LG Dryer Spins But Not Heating | 7 Troubleshooting Tips

Sometimes, your LG dryer can trick you into thinking it is working properly when it’s actually not. It can be quite frustrating to think that your clothes will be dry soon because you hear the appliance spinning only to find out that they are still wet. How come an LG dryer is spinning but not heating? There could be several reasons why this is happening. Let’s go through them one by one.

Why Your LG Dryer Is Spinning But Not Heating

There are 7 likely causes preventing your dryer from heating. Below I have listed each of the reasons and the action you can take to fix the problem. The list of reasons is in order that they are the most probable cause, so be sure to work your way down the list until you find the correct diagnosis for your appliance.

1. Clogged Dryer Vent or Lint Filter

This is the most common reason why your LG dryer might not be heating even though it’s spinning. Debris and dust accumulate over time in the dryer vent and cause the machine to stop working properly. It’s important to clean the dryer vent at least once every few months.

How to Clean a Blocked Dryer Vent

You can easily clean a blocked dryer vent. The first thing you’ll have to do is unplug the dryer (or turn off the gas valve in case it’s a gas dryer) and disconnect the duct in the back of the appliance. Vacuum the inside of the duct to remove all of the debris and dust.

2. LG Dryer Is Overloaded

It’s normal to occasionally try to fit in more clothes than the dryer can handle. You can do this unintentionally and although it might temporarily prevent the appliance from heating, you can easily solve the problem. The reason why this can affect the heating system of the appliance is that dryers need space for clothes to tumble and the hot air to circulate.

Check The Load Size

Take a second look and check how many clothes you put in the dryer. You should always make sure to fill up the drum up to 75% at the most. Try drying your clothes again with fewer clothes and the appliance should be working properly.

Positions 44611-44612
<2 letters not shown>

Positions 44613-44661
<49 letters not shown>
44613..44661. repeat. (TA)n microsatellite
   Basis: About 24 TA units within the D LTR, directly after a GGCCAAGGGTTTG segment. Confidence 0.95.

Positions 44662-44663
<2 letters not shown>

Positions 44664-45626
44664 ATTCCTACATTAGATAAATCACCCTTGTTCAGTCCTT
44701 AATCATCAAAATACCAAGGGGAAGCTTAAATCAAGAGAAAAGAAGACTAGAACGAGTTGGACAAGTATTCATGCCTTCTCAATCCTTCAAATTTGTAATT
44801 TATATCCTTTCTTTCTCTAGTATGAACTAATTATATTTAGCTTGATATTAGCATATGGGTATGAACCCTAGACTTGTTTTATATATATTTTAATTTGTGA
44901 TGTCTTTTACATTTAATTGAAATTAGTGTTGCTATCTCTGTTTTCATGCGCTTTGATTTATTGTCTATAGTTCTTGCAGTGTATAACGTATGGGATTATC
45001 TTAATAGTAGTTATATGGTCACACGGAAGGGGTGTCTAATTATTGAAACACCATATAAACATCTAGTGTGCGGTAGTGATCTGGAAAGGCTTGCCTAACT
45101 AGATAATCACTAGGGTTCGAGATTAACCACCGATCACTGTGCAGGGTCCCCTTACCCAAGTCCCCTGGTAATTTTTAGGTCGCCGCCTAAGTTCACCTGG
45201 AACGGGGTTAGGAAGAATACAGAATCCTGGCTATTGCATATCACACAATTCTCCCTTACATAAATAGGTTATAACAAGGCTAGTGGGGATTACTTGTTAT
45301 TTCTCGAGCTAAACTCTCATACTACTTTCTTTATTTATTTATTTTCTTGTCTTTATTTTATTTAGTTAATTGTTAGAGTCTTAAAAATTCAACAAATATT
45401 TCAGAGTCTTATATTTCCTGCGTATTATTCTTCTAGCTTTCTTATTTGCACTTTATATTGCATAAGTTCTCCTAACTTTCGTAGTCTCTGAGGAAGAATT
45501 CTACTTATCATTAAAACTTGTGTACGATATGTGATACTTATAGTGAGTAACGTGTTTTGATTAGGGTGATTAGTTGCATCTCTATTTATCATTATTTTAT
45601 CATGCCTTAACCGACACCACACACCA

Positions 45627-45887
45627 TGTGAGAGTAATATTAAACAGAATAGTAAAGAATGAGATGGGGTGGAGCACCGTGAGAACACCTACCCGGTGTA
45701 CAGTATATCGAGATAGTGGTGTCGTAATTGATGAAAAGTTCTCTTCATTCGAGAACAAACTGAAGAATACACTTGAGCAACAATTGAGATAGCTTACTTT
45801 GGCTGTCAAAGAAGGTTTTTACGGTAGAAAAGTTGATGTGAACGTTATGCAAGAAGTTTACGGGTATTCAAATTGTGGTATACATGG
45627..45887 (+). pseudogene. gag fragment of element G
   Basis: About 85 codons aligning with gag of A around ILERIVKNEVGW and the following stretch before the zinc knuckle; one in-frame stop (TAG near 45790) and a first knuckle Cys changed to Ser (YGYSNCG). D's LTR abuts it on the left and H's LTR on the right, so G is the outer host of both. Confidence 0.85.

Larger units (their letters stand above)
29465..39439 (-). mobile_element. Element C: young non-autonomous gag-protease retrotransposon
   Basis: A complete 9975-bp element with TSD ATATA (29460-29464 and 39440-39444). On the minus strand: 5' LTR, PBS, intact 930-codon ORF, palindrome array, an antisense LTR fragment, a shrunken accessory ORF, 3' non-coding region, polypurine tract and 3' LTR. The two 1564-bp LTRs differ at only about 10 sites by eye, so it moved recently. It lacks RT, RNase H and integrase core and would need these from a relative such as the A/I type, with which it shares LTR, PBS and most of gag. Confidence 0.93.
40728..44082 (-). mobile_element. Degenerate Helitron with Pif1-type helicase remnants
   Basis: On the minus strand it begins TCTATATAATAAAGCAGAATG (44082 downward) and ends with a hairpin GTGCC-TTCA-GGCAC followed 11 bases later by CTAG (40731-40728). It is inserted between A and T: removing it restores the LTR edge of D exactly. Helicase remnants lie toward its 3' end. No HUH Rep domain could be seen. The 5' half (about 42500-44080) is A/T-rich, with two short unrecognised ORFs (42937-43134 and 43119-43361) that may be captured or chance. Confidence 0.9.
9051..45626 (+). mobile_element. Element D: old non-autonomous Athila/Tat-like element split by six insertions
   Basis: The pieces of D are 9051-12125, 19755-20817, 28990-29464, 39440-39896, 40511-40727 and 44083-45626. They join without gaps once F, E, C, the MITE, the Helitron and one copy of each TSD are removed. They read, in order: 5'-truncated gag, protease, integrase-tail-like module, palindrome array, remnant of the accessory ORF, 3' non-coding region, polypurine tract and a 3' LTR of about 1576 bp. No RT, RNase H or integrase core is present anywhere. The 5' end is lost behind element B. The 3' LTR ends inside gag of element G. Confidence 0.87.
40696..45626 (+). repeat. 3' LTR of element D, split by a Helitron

3. Thermal Fuse Blown

The thermal fuse is an essential component of every dryer because it prevents potential fires. It works by shutting off the appliance in case the temperature within the dryer becomes too high. This component is designed for one-time use, which means you’ll need to replace it in case it gets activated.

How to Locate the Thermal Fuse in Your Dryer

To locate the thermal fuse, you’ll first need to disconnect the dryer from its power source. This component is located on the exhaust duct, which you can’t miss. The thermal fuse is only one to two inches long and will usually show visible signs of damage if it’s blown.

4. Burnt Heating Element

Another common reason why your LG dryer is not heating can be due to a broken heating element. As the name suggests, this component generates heat inside the appliance.

How to Check a Burnt Heating Element

To check whether the heating element is working properly, you’ll need a screwdriver and a multimeter. You can easily spot this component since it features a metal frame that holds heating coils. Simply use the screwdriver to remove the metal frame and grab your multimeter. Turn it to the continuity setting and place the probes of the multimeter on each of the leads of the heating element. In case you hear a beeping noise once you do this, it means that the heating element is working properly.